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Experts Cite Improvements and Dangers at Crippled Japanese Nuclear Reactor

Smoke is seen coming from the area of the No. 3 reactor of the Fukushima Daiichi nuclear power plant in Tomioka, Fukushima Prefecture in northeastern Japan on Mar 21 2011

The International Atomic Energy Agency, or IAEA, said Wednesday there are positive developments at a stricken nuclear power plant in Japan, but that it remains a serious concern.

Briefing reporters in Vienna, senior IAEA official Graham Andrew outlined improvements in the overall situation at Japan's crippled Fukushima Daiichi power plant northeast of Tokyo.

"There are some positive indications on the site, precautionary restrictions around the site on certain food stuffs have been put in place and monitoring of the environment continues to expand beyond the evacuation zone and out to sea," said Andrew. "Overall, no significant risk to human health has been identified."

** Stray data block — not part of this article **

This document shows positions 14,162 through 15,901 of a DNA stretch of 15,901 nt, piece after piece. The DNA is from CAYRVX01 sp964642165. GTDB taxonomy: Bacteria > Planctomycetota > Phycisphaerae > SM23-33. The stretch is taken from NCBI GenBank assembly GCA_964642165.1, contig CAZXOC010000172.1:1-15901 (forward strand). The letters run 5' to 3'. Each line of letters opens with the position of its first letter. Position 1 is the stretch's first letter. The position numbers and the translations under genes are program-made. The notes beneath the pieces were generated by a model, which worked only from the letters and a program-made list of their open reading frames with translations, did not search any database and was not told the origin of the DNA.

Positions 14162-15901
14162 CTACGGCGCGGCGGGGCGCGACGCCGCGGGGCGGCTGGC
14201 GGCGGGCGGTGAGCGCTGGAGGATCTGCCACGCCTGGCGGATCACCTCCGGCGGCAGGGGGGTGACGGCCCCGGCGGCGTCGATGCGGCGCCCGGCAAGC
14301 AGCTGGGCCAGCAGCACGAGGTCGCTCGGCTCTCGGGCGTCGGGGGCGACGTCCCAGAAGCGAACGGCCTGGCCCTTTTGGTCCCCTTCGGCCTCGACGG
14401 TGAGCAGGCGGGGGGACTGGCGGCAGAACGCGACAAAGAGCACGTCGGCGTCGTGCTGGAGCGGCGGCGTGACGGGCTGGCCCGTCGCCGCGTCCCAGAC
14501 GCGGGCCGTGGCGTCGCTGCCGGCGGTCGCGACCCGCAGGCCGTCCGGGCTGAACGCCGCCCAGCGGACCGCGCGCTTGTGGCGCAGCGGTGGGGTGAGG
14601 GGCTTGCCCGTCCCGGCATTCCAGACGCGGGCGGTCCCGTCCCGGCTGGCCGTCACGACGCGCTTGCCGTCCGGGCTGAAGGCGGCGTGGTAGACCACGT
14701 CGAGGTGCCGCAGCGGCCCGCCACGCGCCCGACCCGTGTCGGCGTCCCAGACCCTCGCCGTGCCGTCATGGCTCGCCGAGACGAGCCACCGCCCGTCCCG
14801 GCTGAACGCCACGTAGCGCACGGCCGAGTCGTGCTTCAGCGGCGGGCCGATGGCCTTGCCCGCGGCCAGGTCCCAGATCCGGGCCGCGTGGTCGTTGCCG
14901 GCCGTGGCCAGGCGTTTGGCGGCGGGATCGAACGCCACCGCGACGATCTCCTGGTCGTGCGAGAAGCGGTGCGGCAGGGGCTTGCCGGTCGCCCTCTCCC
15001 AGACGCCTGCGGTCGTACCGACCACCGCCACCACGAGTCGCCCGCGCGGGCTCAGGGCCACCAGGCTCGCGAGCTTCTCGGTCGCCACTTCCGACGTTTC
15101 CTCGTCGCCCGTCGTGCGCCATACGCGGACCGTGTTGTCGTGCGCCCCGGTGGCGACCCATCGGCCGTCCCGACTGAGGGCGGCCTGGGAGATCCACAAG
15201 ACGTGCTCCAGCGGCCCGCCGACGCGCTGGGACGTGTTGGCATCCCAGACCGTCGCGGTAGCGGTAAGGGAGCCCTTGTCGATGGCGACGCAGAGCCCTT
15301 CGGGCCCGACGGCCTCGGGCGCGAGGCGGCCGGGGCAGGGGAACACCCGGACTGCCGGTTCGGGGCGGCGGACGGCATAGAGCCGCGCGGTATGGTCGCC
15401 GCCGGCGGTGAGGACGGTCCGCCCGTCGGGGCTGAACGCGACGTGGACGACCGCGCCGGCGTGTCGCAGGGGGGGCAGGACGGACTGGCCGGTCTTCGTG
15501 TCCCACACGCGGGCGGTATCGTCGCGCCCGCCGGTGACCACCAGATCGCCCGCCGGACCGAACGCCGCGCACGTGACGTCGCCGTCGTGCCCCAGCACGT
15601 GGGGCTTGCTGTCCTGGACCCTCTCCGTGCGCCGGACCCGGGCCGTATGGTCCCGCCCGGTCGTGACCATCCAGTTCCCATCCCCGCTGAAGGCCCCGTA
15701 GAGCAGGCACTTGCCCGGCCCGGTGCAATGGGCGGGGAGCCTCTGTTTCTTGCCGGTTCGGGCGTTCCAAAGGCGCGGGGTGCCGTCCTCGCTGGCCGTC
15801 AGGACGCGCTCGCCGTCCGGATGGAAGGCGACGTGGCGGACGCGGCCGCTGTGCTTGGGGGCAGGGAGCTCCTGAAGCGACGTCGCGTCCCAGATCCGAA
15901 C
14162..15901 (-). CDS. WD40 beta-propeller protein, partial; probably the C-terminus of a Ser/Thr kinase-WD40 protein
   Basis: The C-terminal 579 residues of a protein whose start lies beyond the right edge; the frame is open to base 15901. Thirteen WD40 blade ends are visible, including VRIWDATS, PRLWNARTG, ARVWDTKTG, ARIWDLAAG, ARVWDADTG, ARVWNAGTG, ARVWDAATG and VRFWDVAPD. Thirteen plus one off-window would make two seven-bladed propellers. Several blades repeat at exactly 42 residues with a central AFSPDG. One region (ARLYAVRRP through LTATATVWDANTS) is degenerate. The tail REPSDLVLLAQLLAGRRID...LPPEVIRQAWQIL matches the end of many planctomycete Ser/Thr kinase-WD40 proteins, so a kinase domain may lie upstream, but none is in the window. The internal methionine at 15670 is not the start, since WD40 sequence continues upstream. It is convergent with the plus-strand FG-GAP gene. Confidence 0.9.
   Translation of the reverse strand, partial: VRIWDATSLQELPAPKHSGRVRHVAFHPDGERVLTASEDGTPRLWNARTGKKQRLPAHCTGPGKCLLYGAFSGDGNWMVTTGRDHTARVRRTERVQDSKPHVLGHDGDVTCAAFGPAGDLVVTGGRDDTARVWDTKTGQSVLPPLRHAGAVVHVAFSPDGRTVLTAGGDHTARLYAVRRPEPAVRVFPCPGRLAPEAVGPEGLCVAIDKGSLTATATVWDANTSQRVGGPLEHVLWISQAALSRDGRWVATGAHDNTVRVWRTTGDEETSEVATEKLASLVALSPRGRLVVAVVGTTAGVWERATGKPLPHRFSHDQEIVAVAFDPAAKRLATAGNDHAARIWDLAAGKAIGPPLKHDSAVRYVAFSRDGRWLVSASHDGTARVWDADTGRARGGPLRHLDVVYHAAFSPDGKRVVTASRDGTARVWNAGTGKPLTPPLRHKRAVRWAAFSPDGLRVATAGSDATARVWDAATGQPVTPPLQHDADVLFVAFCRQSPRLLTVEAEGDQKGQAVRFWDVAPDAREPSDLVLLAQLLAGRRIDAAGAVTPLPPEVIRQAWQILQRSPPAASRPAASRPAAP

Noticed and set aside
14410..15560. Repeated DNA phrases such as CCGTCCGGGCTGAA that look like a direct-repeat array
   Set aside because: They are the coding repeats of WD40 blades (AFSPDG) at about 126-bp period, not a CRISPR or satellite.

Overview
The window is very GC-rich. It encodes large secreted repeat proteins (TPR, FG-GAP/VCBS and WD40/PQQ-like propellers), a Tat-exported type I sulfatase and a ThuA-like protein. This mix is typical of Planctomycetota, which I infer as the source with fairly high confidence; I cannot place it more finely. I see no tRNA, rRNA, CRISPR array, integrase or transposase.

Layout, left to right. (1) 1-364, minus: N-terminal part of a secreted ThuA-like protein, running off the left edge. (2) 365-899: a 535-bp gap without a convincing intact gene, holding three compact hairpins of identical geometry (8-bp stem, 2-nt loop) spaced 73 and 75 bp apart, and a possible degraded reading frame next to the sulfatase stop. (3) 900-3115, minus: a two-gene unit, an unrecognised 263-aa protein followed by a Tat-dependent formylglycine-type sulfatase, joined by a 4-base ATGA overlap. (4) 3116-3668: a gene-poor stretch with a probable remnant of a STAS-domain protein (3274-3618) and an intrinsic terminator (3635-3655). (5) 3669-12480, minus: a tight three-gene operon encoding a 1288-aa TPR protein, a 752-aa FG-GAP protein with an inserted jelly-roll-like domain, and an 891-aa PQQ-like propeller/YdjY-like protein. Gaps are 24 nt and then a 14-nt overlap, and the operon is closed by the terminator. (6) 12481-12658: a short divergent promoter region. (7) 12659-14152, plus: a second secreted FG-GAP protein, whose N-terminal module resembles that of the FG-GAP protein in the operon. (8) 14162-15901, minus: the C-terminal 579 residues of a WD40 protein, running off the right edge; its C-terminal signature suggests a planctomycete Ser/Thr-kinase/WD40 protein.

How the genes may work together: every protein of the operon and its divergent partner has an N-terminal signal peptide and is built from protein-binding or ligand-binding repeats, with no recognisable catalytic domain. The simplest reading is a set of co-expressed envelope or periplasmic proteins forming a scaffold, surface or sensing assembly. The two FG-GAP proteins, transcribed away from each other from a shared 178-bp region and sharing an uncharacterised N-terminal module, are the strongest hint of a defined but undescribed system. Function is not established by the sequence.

But Andrew cautioned that the situation remains a serious concern. His remarks come as fears mount in Japan about the fallout of the Fukushima Daiichi power station, which was damaged by this month's earthquake and tsunami. The Japanese government has warned that radioactive iodine has been detected in Tokyo's tap water at more than twice the level considered safe for infants. This has prompted anxious buyers to clear store shelves of bottled water and government officials to plead for consumer restraint and calm.

Researcher Gerhard Wotawa of the Vienna-based Central Institute for Meteorology and Geodynamics says that the radiation released from the Fukushima power plant has been about the same as the radiation released in Ukraine's Chernobyl nuclear accident in 1986 - but with an important difference.

"Chernobyl did not lie close to the Pacific Ocean and the wind did not go into the ocean in that direction," said Wotawa.

That, Wotowa says, has limited the harmful effects of the radiation leaks. He also notes that there has not been a major explosion at the Fukushima power plant. But he warns that high levels of radioactive cesium remain a concern.